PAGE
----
Report the corrected IQ scores calculated from the interval between the year the test was normed and the year the test was administered, multiplied by the associated annual inflation rate from the best synthesis of available normative data. The comparative norm group at the time the test was administered is specified as this is the most meaningful interpretation of a norm referenced performance, i.e., what did the obtained score mean in relation to the contemporaneous norm group at the time that it was obtained?
    • Bright lines and shades of gray
      5 (4) possible professional positions for psychological experts in Atkins cases
      The scientist-
      practitioner
      We assert that this procedure constitutes a scientifically informed, ethically sound, and clinically transparent practice at capital sentencing (see APA, 2002a, 2.04 Bases for Scientific and Professional Judgments, 3.04 Avoiding Harm, 9.02 Use of Assessments; Committee on Ethical Guidelines for Forensic Psychologists, 1991: VI. Methods and Procedures, Section A).
      In place of convention, prevailing practice, and authority, we assert that best science illuminates best practice and is fundamental to ethical conduct and professional standards. We find that a sufficient body of science supports interpreting obtained IQ scores in capital mental retardation hearings in reference to best estimates of norms that were contemporaneous to date of test administration, rather than historical standardization means”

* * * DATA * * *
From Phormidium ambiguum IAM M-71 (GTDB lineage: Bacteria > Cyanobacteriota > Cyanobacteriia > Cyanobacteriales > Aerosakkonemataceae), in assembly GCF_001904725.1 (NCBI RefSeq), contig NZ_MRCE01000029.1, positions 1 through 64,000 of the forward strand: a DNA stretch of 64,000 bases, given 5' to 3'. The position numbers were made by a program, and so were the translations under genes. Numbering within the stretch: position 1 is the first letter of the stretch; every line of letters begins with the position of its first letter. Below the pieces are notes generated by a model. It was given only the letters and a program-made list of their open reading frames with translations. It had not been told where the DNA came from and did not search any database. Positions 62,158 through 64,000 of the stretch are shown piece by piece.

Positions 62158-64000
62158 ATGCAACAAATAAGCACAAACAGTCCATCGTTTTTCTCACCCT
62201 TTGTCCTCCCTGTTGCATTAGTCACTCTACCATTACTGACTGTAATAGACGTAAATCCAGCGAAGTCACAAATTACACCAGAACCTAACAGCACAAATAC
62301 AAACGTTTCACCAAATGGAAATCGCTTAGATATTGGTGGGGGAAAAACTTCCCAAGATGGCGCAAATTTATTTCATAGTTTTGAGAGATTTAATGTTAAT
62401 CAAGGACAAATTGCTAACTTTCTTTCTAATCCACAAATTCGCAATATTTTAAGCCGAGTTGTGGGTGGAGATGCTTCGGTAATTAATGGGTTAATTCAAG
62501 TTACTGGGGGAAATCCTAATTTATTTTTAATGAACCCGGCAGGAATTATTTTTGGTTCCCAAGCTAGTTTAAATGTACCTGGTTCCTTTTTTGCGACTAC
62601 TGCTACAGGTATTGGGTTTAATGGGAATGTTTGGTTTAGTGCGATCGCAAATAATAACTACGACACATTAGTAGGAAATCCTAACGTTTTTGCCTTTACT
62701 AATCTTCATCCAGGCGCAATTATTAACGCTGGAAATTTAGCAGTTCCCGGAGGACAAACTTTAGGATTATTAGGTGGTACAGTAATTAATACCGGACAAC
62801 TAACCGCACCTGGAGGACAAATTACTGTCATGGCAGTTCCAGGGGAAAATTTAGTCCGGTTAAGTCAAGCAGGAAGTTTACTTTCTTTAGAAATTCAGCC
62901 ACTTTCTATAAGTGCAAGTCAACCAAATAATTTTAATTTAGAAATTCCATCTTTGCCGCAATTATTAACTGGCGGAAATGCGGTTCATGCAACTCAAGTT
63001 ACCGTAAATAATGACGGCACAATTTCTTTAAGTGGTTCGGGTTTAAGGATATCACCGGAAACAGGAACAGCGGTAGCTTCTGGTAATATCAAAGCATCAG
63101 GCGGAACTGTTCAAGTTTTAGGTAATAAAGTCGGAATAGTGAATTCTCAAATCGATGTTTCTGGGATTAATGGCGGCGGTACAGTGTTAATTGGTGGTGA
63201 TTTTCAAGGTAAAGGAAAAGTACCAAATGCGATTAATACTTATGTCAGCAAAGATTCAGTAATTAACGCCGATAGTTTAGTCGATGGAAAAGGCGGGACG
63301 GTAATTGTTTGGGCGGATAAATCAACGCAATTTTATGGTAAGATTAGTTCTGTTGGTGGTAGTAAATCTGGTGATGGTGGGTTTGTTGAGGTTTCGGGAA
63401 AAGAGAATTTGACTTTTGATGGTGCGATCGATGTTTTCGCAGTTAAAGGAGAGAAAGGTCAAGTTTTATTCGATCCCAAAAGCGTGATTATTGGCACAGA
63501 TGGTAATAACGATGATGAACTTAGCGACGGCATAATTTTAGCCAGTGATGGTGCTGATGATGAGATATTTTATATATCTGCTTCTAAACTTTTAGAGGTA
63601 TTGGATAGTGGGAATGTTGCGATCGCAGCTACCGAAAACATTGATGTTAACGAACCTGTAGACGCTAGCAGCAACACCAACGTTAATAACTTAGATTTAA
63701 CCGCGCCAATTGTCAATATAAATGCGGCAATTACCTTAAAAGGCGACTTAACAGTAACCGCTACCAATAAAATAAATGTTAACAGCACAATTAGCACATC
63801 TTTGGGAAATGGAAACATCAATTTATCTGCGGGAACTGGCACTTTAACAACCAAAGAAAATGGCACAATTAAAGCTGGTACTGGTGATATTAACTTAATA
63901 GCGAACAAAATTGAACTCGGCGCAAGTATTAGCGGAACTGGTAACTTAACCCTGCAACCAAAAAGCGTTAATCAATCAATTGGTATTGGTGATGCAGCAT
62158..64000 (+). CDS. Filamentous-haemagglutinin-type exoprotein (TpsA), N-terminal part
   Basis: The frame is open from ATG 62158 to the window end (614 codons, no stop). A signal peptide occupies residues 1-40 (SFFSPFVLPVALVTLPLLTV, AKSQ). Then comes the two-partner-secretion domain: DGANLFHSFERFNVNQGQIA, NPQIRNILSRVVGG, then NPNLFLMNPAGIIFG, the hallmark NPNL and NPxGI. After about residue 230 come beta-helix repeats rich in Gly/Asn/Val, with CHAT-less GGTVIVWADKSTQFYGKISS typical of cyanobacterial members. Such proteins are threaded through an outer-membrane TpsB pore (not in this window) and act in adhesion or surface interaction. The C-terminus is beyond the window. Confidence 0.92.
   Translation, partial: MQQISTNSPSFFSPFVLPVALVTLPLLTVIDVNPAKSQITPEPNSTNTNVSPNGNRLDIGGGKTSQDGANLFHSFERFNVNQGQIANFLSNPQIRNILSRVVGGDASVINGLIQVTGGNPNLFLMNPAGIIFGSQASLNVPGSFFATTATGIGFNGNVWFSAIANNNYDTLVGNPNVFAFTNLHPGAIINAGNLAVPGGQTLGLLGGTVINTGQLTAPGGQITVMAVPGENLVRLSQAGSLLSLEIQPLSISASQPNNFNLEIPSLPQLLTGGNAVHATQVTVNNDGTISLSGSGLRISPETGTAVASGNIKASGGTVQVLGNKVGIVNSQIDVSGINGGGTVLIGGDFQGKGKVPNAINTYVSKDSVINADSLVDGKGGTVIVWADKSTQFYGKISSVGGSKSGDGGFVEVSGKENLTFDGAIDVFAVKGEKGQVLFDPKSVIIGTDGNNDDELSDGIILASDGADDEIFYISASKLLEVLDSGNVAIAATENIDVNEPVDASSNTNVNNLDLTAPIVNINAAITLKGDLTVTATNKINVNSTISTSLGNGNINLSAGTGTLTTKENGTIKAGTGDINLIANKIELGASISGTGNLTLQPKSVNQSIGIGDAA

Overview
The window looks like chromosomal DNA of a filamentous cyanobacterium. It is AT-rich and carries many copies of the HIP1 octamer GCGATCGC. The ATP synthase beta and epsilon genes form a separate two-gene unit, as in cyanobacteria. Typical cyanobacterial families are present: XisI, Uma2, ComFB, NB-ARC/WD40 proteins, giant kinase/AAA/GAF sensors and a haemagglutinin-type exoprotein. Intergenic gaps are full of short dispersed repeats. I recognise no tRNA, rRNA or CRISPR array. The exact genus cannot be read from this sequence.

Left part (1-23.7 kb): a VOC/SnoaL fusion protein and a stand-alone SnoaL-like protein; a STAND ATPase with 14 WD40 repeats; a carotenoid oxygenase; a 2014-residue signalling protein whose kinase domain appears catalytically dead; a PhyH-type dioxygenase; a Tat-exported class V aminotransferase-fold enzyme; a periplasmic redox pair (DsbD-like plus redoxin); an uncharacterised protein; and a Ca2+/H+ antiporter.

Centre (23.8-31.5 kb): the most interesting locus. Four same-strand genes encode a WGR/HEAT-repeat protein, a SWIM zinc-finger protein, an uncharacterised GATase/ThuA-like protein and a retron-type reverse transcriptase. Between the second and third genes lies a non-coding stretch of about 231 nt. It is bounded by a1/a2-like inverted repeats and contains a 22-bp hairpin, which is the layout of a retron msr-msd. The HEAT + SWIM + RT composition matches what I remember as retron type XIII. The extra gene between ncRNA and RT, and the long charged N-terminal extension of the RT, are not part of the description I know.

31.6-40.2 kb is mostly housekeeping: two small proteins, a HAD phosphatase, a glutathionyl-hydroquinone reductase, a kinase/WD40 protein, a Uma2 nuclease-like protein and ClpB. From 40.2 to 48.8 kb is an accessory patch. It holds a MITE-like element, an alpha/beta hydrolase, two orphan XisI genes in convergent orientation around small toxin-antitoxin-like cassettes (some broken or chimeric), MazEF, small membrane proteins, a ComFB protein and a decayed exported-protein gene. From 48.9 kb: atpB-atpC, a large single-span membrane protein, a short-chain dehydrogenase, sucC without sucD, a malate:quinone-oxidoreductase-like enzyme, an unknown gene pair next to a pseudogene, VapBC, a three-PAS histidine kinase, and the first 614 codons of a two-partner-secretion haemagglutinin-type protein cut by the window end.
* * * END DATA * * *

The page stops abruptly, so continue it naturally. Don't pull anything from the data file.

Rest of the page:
(Cunningham & Tasse, 2010)
    • Bright lines and shades of gray
      5 (4) possible professional positions for psychological experts in Atkins cases
      The scientist-
      practitioner
      (2009)
    • Bright lines and shades of gray
      5 (4) possible professional positions for psychological experts in Atkins cases
      The standard
      bearing ethicist